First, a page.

Blog | Tuesday, February 21, 2017

Is direct primary care the answer or the problem?


Long time readers know of my fascination with the affect heuristic. Simple stated, we overvalue the benefits of a concept that we like, and underestimate the problems or vice versa.

This article about direct primary care induces conflicting analyses, “Here is the PCP crisis solution and it's simple.”

I like the idea based on this reasoning. Primary care in 2017 has several problems. Both physicians and patients have dissatisfaction with direct face time. Primary care physicians suffer high levels of burnout because the financial model requires them to see patients to quickly to do their job properly. These quick visits likely induce physicians to order more tests and consultations than they would if they could spend more time on history and physical examination.

Direct primary care allows physicians to spend more time with patients, because they decrease their “panel size” from greater than 2,000 to 800 or less. These physicians have more time to communicate with their patients using telephone and email.

But the panel size decrease waves a red flag for opponents of this movement. They always ask, “Who will care for the patients?”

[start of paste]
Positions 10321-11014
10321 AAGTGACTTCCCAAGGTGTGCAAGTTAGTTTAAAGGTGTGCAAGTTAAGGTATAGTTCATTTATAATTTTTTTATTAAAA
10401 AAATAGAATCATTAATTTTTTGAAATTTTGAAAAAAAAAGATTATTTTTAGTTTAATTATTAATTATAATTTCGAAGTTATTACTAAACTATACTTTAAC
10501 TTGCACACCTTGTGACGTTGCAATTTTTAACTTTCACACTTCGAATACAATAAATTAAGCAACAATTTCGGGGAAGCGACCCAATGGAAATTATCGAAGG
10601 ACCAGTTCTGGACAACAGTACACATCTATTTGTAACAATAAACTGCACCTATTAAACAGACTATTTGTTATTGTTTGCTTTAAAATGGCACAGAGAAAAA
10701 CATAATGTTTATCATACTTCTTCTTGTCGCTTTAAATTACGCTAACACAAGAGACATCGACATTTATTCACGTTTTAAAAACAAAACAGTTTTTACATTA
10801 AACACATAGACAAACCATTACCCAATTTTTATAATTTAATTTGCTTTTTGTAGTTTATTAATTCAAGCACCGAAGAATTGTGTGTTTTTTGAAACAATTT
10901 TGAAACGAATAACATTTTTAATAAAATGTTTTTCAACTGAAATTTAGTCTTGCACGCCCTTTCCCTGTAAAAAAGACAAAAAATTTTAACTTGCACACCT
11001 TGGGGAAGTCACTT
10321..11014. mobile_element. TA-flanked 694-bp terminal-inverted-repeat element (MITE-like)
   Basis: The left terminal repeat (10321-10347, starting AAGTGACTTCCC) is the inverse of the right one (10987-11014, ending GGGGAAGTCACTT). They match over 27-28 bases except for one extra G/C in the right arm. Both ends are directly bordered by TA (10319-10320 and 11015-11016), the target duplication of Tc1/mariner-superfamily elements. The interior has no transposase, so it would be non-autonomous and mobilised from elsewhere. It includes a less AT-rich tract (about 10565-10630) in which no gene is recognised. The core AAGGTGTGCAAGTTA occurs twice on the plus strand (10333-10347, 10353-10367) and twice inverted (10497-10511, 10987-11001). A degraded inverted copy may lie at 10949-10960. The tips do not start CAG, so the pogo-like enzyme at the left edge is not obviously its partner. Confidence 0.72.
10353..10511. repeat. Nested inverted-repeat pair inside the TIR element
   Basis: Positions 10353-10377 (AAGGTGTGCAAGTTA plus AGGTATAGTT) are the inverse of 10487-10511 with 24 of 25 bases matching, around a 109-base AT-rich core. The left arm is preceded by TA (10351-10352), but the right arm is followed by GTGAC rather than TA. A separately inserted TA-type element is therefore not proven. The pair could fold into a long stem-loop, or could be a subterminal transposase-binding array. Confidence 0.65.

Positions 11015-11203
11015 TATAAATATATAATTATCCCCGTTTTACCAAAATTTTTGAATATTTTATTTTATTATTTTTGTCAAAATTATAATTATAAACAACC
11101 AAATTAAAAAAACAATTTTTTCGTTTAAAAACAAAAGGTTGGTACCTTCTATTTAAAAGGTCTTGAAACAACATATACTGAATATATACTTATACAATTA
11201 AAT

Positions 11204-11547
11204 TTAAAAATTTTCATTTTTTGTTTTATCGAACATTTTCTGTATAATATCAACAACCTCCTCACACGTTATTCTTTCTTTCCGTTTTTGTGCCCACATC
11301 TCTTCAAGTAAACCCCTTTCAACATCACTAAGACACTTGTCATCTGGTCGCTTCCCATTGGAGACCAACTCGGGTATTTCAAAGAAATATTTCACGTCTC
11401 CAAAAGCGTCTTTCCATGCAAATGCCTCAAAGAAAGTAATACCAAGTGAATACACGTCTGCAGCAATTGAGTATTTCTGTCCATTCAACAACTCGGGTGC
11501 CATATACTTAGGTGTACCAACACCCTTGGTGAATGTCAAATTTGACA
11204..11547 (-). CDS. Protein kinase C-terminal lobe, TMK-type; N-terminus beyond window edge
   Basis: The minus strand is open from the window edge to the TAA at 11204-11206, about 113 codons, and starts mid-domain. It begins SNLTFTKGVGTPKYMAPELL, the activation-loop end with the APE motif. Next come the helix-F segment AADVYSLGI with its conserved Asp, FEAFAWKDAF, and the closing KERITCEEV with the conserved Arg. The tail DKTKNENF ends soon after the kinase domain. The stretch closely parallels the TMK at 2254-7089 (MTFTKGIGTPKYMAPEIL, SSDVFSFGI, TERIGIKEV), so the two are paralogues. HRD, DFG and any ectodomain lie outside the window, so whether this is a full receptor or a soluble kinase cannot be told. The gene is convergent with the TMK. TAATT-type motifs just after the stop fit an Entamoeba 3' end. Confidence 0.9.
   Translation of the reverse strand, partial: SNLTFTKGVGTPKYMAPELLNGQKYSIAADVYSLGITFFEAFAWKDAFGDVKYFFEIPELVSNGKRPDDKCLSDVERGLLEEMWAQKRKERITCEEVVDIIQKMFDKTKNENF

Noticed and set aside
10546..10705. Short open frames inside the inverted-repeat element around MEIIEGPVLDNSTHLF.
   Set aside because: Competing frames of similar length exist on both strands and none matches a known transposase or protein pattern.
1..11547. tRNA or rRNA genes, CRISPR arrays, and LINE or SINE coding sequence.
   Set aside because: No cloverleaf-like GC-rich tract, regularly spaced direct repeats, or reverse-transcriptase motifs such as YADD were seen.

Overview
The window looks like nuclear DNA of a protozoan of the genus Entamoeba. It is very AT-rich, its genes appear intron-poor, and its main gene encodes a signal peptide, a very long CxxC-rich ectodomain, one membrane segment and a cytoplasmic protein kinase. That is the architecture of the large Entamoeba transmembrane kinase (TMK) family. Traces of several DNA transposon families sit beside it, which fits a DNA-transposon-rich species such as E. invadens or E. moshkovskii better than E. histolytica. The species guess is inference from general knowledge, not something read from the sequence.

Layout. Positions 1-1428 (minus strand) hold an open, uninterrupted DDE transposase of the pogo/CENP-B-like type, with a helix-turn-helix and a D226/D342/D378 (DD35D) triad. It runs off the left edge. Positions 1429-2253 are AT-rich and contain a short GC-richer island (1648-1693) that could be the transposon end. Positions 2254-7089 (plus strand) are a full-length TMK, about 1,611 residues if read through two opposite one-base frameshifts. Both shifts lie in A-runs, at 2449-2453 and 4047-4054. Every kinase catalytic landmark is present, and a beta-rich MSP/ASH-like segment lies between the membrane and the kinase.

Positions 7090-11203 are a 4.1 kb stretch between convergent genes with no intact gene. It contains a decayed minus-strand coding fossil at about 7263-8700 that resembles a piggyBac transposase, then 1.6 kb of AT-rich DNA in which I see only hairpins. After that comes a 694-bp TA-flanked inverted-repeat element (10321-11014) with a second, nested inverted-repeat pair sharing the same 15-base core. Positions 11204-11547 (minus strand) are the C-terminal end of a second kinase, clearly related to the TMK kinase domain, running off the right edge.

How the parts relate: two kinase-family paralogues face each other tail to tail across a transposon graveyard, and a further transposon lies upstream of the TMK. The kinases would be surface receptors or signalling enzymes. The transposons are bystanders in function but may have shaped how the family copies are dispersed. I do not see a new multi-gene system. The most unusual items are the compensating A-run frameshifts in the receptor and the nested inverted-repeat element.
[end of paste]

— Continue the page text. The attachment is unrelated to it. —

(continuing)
When primary care physicians burnout they often totally leave their practice, often becoming hospitalists or urgent care physicians or subspecialists or retirees. If direct primary care keeps them practicing, even with fewer patients, at least they are providing important primary care.

Currently, medical students and residents often find primary care unappealing because of the work conditions. I often argue that direct primary care may induce students and residents to choose primary care and work with a reasonable number of patients.

This debate has no solution. My arguments are not based on data, but rather on anecdotal observation. I worry about primary care, because the current model often leads to more expensive substandard care. You cannot rush visits and provide the highest quality primary care. You must take shortcuts to shrink your visit times.

This debate is philosophically interesting and, in my opinion, a great example of that affect heuristic. We cannot resolve this question with data, because the factors are multiple and too often you really do not understand the underlying motivations for doing primary care, or leaving primary care or moving to direct primary care. So we will likely continue debating this issue to no clear conclusion.

But of course, I am correct.

db is the nickname for Robert M. Centor, MD, FACP. db stands both for Dr. Bob and da boss. He is an academic general internist at the University of Alabama School of Medicine, and is the Regional Associate Dean for the Huntsville Regional Medical Campus of UASOM. He still makes inpatient rounds over 100 days each year. This post originally appeared at his blog, db's Medical Rants.